Removing or Waiving Liens
Is there a statutory procedure for affidavits of completion or notices of completion?
See the discussion of RSA 447:12-a in the fourth paragraph, under the first bulleted item.
Can a statutory bond terminate the mechanic's liens as an encumbrance on title?
No. There is no statutory provision for such a method in New Hampshire.
Can the original, general or subcontractor's contract or waiver agreement subordinate or waive mechanic's liens by general contractor and/or subcontractors?
No. There is no statutory authorization for such a procedure.
Can a bona fide purchaser or a bona fide lender take free of mechanic's liens later filed for earlier work?
Only a Construction Lender upon compliance with the provisions of RSA 447:12-a and -b as described in the first bulleted item, above. Of course, if the lienholder fails to perfect its lien in accordance with RSA 447:9 and 10, its lien priority is lost and the intervening bona fide purchaser or lender will gain title priority.
Title Company Requirements
What are the customary requirements for issuing Loan Policies on Construction Loan Mortgages?
An initial title search of the insured premises must be made to determine that no Notices of Contract have, in fact, been recorded. If any are found, absent a Notice of Dissolution or other.
Release from the contractor or subcontractor, they should be included on Schedule B of any title insurance policy(ies) or discussed with local underwriting counsel to determine if there is any other basis upon which may be deleted from Schedule B or insured over.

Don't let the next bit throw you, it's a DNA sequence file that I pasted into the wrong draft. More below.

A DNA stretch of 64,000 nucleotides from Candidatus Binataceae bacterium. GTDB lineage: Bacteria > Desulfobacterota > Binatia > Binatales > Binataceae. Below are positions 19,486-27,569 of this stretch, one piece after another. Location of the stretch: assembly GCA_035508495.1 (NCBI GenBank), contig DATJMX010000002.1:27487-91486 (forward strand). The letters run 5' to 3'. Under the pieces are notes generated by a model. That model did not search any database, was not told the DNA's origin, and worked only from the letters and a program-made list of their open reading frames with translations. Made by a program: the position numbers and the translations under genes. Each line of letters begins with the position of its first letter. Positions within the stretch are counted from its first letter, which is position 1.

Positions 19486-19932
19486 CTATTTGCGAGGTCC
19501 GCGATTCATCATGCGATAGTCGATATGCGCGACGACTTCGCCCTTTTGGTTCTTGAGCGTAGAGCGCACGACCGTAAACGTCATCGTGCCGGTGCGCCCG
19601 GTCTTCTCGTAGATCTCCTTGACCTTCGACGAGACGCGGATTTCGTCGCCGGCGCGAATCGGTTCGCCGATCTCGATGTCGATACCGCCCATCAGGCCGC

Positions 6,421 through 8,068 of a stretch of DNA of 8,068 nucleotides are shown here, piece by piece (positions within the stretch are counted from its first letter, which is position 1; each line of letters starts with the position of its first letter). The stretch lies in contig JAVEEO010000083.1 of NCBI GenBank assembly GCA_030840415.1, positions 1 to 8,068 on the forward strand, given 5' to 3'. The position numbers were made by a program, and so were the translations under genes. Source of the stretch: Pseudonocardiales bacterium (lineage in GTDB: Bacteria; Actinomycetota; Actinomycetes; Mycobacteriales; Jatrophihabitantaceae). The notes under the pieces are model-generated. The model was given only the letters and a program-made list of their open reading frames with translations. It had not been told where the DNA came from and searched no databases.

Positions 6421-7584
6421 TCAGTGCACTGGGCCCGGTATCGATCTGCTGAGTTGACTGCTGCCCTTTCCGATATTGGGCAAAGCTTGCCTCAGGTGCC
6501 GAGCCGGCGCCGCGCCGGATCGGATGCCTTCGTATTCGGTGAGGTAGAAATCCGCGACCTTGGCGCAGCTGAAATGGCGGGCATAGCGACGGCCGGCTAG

An Affidavit from the seller and/or borrower is required before any policy of title insurance is issued either deleting the standard Mechanic's liens Exception or insuring over mechanic's liens in any other manner. The Affidavit may be as simple as the standard form residential affidavit used by Stewart Title and most other title insurance underwriters. On the other hand, a more elaborate Affidavit and Indemnity Agreement may be required for Construction Loan or Commercial Loan situations. Examples of an Affidavit and Indemnity Agreement which may be required of an owner and/or a contractor or subcontractor are provided in Exhibits A and B attached hereto.
In addition, it is customary to accompany the sometimes self-serving affidavits with a mortgage inspection plan (a/k/a plot plan) in the residential context and a more detailed survey or title insurance plan for the typical commercial loan situation.
Is it customary to add a "pending disbursement" clause or mechanic's liens exception in the Loan Policy insuring a Construction Loan Mortgage?
Yes. The following is a version of the customary clause used in New England:
Pending disbursements of the full proceeds of the loan secured by the mortgage covered by the policy, this policy insures only to the extent of the amount actually disbursed, but increases as each disbursement is made in good faith and without any actual knowledge of any defects in, or objections to the title, up to the face amount of this policy. At the time of each disbursement of the proceeds of the loan, the title must be continued down to such time for possible liens, or objections intervening between the date of this policy and the date of such disbursement. Each title continuation must be evidenced by an endorsement to the policy, which endorsement will set forth all matters of record arising since the date of the preceding endorsement and such endorsement will exclude coverage for matters of survey arising since the date when survey coverage was last provided, if any. This policy does not guarantee the completion of the improvements nor the sufficiency of funds for the completion thereof.
Finally, General Exception No. 2 (i.e., the mechanic's liens exception) should always remain intact in an owner's policy unless specific authority is obtained from local underwriting counsel to delete the exception.
Also subject to any bulletins relating to mechanic’s liens.